Yua, Spirit of the Arctic: Eskimo and Inuit Art from the Collection of Thomas G. Fowler is a permanent installation in the Art of the Americas gallery that presents a selection of objects from the Arctic Circle. The collection was donated to the Museums by the late Thomas G. Fowler (1943–2006). Mr. Fowler visited Alaska many times during his life and amassed a comprehensive collection of works, the rarity and scope of which is unique in the Western United States.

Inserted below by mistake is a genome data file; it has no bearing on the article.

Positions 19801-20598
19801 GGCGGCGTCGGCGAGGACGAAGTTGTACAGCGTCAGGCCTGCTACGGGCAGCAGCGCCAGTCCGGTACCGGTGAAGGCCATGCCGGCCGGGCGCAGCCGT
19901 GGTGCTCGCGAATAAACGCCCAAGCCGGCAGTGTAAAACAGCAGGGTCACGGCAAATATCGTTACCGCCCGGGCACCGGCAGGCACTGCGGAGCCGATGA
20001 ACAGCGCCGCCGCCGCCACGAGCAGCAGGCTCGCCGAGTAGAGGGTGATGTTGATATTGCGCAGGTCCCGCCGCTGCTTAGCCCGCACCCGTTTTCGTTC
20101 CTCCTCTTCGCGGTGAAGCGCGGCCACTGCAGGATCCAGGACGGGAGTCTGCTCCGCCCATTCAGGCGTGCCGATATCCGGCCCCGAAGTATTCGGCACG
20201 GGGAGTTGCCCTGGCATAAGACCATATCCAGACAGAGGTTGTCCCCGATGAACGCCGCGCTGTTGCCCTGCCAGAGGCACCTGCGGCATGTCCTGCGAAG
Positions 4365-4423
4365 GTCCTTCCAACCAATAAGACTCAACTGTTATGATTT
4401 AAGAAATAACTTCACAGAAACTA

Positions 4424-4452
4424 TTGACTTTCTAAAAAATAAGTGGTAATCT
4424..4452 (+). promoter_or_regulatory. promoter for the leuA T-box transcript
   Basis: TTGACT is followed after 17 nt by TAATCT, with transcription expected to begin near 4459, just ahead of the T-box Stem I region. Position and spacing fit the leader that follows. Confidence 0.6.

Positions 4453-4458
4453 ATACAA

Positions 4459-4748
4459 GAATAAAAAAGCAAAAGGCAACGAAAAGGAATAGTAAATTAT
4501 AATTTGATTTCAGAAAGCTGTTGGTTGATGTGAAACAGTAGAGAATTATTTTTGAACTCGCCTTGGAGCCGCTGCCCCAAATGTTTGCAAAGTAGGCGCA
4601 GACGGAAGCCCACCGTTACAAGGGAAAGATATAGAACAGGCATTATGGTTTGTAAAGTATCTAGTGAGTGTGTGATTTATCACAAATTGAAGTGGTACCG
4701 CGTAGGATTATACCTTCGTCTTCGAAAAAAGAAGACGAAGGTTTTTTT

The word yua means spirit or soul in the Yup’ik language. It reflects the widely shared concept among native peoples from the Arctic that all things in the natural world, even inanimate objects, possess a spirit or a soul that must be honored. The installation features nearly 100 objects which represent both the aesthetic and utilitarian sensibilities of Arctic life. The works date from approximately 300 BCE to the contemporary era and include charms, figurines, containers, tools, models, and cribbage boards. These objects are displayed alongside sculptures by such contemporary artists as Abraham Anghik Ruben, David Ruben Piqtoukun, Judas Ullulaq, and Susie Silook. The materials represented in the collection – wood, hide, sinew, and bone – reveal the resources available in and integral to the Arctic landscape.